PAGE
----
Costly failure

Because it was unclear whether the tube failures were caused by operating problems, design problems or a combination of both, INEEL performed a detailed failure analysis to determine the root cause of the failure. The oxidizer had a very narrow window of acceptable operating conditions. Propane feed was required between a lower limit necessary to sustain the oxidization reaction and an upper limit for safety reasons. This translated to operating propane feeds between 30 and 50% of the lower flammability limit (LFL) of propane in air. It was theorized that if propane levels exceeded this limit, the oxidation front, which was supposed to be localized downstream of the tubes in the outer packed bed region, could enter the tubes, rapidly causing an over-temperature condition and tube damage. If the oxidation front entered the top of the tube, melting would be observed in that area.

Operator logs did not indicate excessively high propane feed levels. In addition, tube damage occurred in the lower rather than the upper portion of the tubes, inconsistent with the expected result of excessive propane feed.

Studying the failure on a physical model was not feasible due to cost and instrumentation limitations. INEEL used computational fluid dynamics (CFD) analysis instead to simulate unit operation. A CFD simulation provides fluid velocity, temperature and species concentration values throughout the solution domain for problems having complex geometries and boundary conditions. Such analysis allows making changes in system geometry and boundary conditions (e.g., inlet velocity), to see the effect on fluid flow patterns, temperatures and concentration distributions. A CFD program from Fluent Inc. (Lebanon, N.H.) with a combustion model that handles oxidation well was used for the analysis.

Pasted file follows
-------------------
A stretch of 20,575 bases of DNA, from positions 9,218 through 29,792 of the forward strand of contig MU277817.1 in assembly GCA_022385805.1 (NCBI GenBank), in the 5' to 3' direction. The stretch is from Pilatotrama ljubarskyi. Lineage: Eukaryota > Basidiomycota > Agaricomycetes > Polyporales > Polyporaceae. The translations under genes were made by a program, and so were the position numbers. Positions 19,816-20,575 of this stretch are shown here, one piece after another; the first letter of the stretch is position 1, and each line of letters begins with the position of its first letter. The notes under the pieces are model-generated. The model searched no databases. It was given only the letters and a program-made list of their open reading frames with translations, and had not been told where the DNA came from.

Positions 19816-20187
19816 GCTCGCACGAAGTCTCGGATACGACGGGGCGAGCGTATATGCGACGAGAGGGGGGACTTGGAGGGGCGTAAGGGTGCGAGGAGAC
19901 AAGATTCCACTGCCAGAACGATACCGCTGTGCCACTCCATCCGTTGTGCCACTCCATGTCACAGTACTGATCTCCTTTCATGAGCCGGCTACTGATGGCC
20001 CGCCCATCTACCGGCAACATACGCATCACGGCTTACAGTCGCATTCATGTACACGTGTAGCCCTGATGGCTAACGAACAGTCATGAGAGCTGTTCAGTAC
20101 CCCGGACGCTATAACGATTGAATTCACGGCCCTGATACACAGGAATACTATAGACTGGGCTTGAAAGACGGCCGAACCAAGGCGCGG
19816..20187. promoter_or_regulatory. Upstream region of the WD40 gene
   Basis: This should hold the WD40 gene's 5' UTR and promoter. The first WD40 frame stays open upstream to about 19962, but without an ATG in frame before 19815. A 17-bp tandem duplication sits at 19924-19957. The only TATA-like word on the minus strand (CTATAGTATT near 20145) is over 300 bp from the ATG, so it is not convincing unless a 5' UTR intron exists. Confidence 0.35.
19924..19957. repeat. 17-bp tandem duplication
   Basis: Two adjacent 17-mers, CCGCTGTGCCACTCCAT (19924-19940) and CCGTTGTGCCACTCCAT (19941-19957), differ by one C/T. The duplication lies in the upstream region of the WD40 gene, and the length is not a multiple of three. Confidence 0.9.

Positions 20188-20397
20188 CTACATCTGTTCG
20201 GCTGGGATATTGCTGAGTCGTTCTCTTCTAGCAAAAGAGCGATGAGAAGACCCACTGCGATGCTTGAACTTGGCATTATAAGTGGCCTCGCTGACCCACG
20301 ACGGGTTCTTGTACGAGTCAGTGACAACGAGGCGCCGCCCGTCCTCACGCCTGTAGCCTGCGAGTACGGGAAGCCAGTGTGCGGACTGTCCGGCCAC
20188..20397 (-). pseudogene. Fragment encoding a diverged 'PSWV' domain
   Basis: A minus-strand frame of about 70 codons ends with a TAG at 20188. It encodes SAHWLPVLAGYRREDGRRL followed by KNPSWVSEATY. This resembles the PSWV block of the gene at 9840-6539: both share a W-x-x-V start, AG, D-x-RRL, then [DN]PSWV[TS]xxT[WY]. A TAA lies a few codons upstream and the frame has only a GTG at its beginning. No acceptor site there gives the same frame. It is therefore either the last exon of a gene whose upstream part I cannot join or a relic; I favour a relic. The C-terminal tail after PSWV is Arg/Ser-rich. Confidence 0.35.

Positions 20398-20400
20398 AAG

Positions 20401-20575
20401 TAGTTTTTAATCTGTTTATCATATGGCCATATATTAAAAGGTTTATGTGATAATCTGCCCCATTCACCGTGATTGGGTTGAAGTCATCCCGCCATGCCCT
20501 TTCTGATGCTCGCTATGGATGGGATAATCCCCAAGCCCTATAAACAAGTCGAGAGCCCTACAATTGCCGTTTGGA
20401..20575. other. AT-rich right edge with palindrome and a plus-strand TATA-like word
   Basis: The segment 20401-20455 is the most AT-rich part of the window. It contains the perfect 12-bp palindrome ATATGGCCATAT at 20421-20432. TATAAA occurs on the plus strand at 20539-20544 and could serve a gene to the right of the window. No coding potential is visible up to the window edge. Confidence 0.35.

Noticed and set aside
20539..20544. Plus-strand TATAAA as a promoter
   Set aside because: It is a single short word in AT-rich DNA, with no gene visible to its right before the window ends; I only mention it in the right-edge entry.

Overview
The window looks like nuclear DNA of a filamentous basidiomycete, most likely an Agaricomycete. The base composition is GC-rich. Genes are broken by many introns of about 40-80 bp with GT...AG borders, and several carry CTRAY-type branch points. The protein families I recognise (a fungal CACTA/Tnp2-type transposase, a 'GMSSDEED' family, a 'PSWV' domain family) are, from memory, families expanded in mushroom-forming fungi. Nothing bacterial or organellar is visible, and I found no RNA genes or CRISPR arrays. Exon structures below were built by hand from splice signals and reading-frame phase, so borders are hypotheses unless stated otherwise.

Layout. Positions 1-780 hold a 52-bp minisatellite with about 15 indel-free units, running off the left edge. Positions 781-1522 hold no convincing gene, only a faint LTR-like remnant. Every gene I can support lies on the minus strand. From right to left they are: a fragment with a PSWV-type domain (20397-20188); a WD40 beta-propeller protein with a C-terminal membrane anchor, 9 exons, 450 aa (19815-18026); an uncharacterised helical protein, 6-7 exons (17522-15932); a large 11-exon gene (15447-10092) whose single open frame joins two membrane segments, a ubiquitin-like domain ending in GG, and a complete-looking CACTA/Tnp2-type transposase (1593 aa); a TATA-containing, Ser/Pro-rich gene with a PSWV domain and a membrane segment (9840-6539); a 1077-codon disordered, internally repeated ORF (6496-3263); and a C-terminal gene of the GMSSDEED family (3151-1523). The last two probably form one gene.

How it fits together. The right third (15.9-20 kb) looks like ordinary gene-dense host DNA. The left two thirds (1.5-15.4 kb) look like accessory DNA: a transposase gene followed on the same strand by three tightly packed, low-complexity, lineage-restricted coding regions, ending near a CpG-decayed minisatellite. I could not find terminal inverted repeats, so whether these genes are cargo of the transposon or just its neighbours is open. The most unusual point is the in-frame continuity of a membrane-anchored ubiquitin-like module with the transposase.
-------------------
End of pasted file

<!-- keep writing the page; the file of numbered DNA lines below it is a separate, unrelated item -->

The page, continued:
Fig 6 Heat-exchanger tubes containing noncatalytic, inerted ceramic material: spheres in the bottom one-third of the tubes (a) and saddles in the top two-thirds (b)

Failure scenario reconstruction

A simulation of the inlet plenum in the lower part of the oxidizer vessel focused on the airflow from that location into the feed tubes to determine whether or not there was an even distribution of feed into the 12 tubes. Flow in the system was specified to exceed 16 cfm for each tube, and a flow rate below that would allow propane to remain in the tube longer. This would be a problem because it would raise the heat flux, ultimately allowing the combustion front to proceed back into the feed tubes. The manufacturer of the unit assumed even flow into each tube, but development of turbulence and secondary eddies was likely as the incoming gas flowed from the inlet pipe into the large open plenum. The analysts determined that it was not safe to assume uniform flow.